Tuesday, July 02, 2013

A very short engagement; a very long honeymoon

Last week, Jude and I celebrated our 10th wedding anniversary. We didn’t make a big deal out of it-- he picked Sophie up early from school, we went furniture shopping, and then we had dinner at a coffeeshop in Tiong Bahru. The Sydney trip was partly meant as a celebration in itself and our 13-course tasting menu at Momofuku seiōbo (for another post), had been our treat to ourselves. To be honest, I appreciated the ordinariness of how we spent our actual anniversary-- with Sophie, looking for things for the first home we own together, and filling our bellies with delicious food like we always enjoy doing, i.e. some of the many things I love about our life together.

We didn’t have a big wedding, in fact, it was modest by Singapore standards (then, and even more so now.) We got engaged in May 2003 over sushi-- at a restaurant that no longer exists in its original location-- and we would go on to set a record for shortest engagement and longest honeymoon among our friends, I believe. My grandfather wanted to make sure we got married on an auspicious date and between the approaching Ghost Month in July and the fact that we were leaving for grad school in August, that actually narrowed our wedding date to just one-- 27 June, a Friday. We were worried that we wouldn’t be able to pull off a wedding in two months and even more worried that people wouldn’t attend a weekday wedding. But that-- together with many other anxieties-- became greatly unfounded, thanks in no small part to our family and friends.

From Day One, our wedding was a labor of love-- the wedding reception and dinner, our rings, all the flowers for the ceremony, my sisters’ bridesmaids dresses, my hair and make-up, the wedding invitations, and the wedding photography- almost every aspect of the wedding-- both tangible or not-- was taken on by someone we love and who loves us. And in many cases, our friends and family members volunteered their help and refused payment in any way, sometimes not even for raw material. We were awash with gratitude.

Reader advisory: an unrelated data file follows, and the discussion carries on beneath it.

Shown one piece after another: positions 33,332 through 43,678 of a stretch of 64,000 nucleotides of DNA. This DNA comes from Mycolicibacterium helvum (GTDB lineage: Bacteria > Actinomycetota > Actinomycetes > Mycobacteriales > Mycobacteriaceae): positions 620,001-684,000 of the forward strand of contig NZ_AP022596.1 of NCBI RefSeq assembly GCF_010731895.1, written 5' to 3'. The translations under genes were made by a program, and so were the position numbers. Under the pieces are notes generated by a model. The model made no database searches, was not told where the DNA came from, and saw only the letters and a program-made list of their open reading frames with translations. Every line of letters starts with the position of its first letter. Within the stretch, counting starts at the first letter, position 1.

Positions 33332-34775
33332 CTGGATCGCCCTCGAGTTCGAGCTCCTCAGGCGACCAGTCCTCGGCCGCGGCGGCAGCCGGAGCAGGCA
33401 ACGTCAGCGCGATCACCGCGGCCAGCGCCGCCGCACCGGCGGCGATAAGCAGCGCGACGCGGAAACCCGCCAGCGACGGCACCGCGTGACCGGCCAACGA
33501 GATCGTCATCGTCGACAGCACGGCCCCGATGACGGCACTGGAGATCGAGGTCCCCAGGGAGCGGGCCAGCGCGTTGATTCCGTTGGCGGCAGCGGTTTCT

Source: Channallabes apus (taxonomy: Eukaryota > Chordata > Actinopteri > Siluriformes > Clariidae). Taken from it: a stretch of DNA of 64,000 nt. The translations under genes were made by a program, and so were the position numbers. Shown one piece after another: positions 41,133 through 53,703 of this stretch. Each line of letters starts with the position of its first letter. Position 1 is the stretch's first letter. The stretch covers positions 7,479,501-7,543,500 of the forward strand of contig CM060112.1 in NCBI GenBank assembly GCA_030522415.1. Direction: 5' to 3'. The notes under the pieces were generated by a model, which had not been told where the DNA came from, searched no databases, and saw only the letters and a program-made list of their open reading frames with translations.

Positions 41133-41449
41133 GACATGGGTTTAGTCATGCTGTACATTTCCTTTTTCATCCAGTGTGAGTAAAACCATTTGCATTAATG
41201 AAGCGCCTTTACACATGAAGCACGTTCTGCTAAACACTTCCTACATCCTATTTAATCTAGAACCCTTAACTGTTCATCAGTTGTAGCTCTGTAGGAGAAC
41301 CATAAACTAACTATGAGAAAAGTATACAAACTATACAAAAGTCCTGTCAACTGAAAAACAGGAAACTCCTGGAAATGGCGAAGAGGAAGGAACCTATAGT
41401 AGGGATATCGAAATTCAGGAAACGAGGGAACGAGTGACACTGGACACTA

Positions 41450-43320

And on the day itself, everyone who mattered to us turned up. It didn’t matter that it was a Friday morning-- people took time off work and even travelled as far as Australia and Finland to help us celebrate our wedding. It was not a stressful affair at all-- I was marrying the man I love, surrounded by people whom we love and love us. There was a lot of smiling, some happy crying, and a lot of laughing. That day-- together with the day Sophie was born-- will always be one of the happiest days of my life.

People say a wedding doesn’t make a marriage but I think the spirit of our wedding did set the tone for our marriage-- there is always lots of laughter and love. Lots of love. Good music and great food. Family and friends are important. Always. And I think pulling off a wedding under budget and in eight weeks (plus seven years of being a grad student) also taught us that a good life can be had at low cost. We like “things” just as much as the next person-- as shopping for our new home attests-- but these things don’t have to be new. In fact, some of the best things you can own are pre-love-- inherited from family, gifted by friends.

Seven weeks after we got married, Jude and I set off for Ann Arbor for what would be a 9-year honeymoon. The rest, as they say, is history.

Our second favorite photo
Our hands

2 comments:

Invitations Melbourne said...

Very nice story, thanks for sharing it with us!

Daniel Z. said...

As Jude's former literature student, I'm inspired to see such ardent love, and am truly happy for you guys and dear Sophie!

This is what dreams are made of, here's to another 10 years (and then some)!